Definitions

from The American Heritage® Dictionary of the English Language, 5th Edition.

  • transitive verb To obtain or remove by pulling with twisting movements.
  • transitive verb To take possession of forcefully; seize or usurp.
  • transitive verb To gain or extract with persistent effort; wring.
  • noun A small tuning key for the wrest pins of a stringed instrument.

from The Century Dictionary.

  • To twist or turn; especially, to deflect, as from the existing or normal state, character, course, or significance: now used chiefly of immaterial things.
  • To remove, obtain, or bring by or as if by twisting or wringing; extract or pluck with. much effort; wring; wrench.
  • To wrestle; contend; strive.
  • noun The mold-board of a plow: originally its front portion. See turn-wrest plow (under plow).
  • noun l A twist; a writhing.
  • noun A tortuous action; distortion; perversion; hence, a ruse; a stratagem. Compare wrench, n., 1.
  • noun An instrument of the wrench, screw-key, or spanner kind; specifically, a key or small wrench for tuning stringed musical instruments, as the harp or piano, by turning the pins to which the strings are fastened. See tuning-hammer, and tuning-key (under key).
  • noun The partition in an overshot wheel which determines the form of the buckets.

from the GNU version of the Collaborative International Dictionary of English.

  • transitive verb To turn; to twist; esp., to twist or extort by violence; to pull of force away by, or as if by, violent wringing or twisting.
  • transitive verb To turn from truth; to twist from its natural or proper use or meaning by violence; to pervert; to distort.
  • transitive verb obsolete To tune with a wrest, or key.
  • noun The act of wresting; a wrench; a violent twist; hence, distortion; perversion.
  • noun obsolete Active or moving power.
  • noun A key to tune a stringed instrument of music.
  • noun A partition in a water wheel, by which the form of the buckets is determined.
  • noun (Piano Manuf.) one of the pins around which the ends of the wires are wound in a piano.
  • noun (Piano Manuf.) the part in which the wrest pins are inserted.

from Wiktionary, Creative Commons Attribution/Share-Alike License.

  • verb To pull or twist violently.
  • verb To obtain by pulling or violent force.
  • verb figuratively To seize
  • verb figuratively To twist, pervert, distort.
  • noun The act of wresting; a wrench or twist; distortion.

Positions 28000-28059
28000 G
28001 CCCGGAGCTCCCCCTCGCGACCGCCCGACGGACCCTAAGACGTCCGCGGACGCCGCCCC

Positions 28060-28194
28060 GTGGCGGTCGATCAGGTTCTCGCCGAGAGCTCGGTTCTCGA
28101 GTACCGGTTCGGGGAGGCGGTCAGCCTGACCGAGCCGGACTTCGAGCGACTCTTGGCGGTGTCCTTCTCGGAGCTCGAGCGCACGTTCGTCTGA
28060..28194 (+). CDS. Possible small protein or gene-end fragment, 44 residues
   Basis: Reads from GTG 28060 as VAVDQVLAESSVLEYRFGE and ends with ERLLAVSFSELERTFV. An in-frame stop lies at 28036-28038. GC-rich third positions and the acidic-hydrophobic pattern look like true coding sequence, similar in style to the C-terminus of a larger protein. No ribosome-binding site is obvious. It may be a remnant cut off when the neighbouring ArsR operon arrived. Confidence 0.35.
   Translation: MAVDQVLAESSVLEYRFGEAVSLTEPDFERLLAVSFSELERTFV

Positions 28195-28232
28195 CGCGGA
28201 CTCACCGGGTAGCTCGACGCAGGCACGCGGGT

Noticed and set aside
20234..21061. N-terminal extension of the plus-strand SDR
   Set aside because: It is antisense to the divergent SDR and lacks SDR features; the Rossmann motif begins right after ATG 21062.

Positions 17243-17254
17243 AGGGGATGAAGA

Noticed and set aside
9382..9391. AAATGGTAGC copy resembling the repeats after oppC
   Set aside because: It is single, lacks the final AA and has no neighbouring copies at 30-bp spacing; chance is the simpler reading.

• noun obsolete Active or motive power.
  • noun music A key to tune a stringed instrument.
  • noun A partition in a water wheel by which the form of the buckets is determined.

from WordNet 3.0 Copyright 2006 by Princeton University. All rights reserved.

  • verb obtain by seizing forcibly or violently, also metaphorically

Etymologies

from The American Heritage® Dictionary of the English Language, 4th Edition

[Middle English wresten, from Old English wrǣstan, to twist; see wer- in Indo-European roots.]

from Wiktionary, Creative Commons Attribution/Share-Alike License

From Old English wræstan ("to twist, wrench"), from Proto-Germanic *wraistijanan (cf. Old Norse reista ("to bend, twist")), from a derivative of Proto-Indo-European *wreiḱ-. See also wry, writhe.

Examples

  • The Republicans require wins in 39 districts to wrest from the Democrats control of the 435-member House.

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  • Alaine screamed once and her body writhed, and then Tris felt the tortured spirit within wrest free of her prison.

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  • The change in the rules of engagement might help, but with only 20,000 more troops I do not see our forces being able to independently hold ground we wrest from the Sunni, or especially the Shiite, insurgents (or "militias" if you prefer).

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  • They are running TV ads in 42 districts they are trying to wrest from the GOP, three of them new targets starting today.

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  • A courtly man with an ornery streak and a stately head of white hair, Hooper seemed typecast for the role of southern chief justice, a role he hoped to wrest from the popular Democratic incumbent, Ernest "Sonny" Hornsby.

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  • It was resolved to wrest from the French all the conquests they had made upon British dominion.

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  • A courtly man with an ornery streak and a stately head of white hair, Hooper seemed typecast for the role of southern chief justice, a role he hoped to wrest from the popular Democratic incumbent, Ernest "Sonny" Hornsby.

    Karl Rove in a Corner

  • A courtly man with an ornery streak and a stately head of white hair, Hooper seemed typecast for the role of southern chief justice, a role he hoped to wrest from the popular Democratic incumbent, Ernest "Sonny" Hornsby.

    Karl Rove in a Corner

  • Austria was striving to wrest from the Turks that portion of Servian territory which she still desires to posses, she called on Kilmeni to help.

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  • England had to wrest from the Dutch their ascendancy in New

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Comments

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  • I hope the captors have a wrestroom.

    October 11, 2008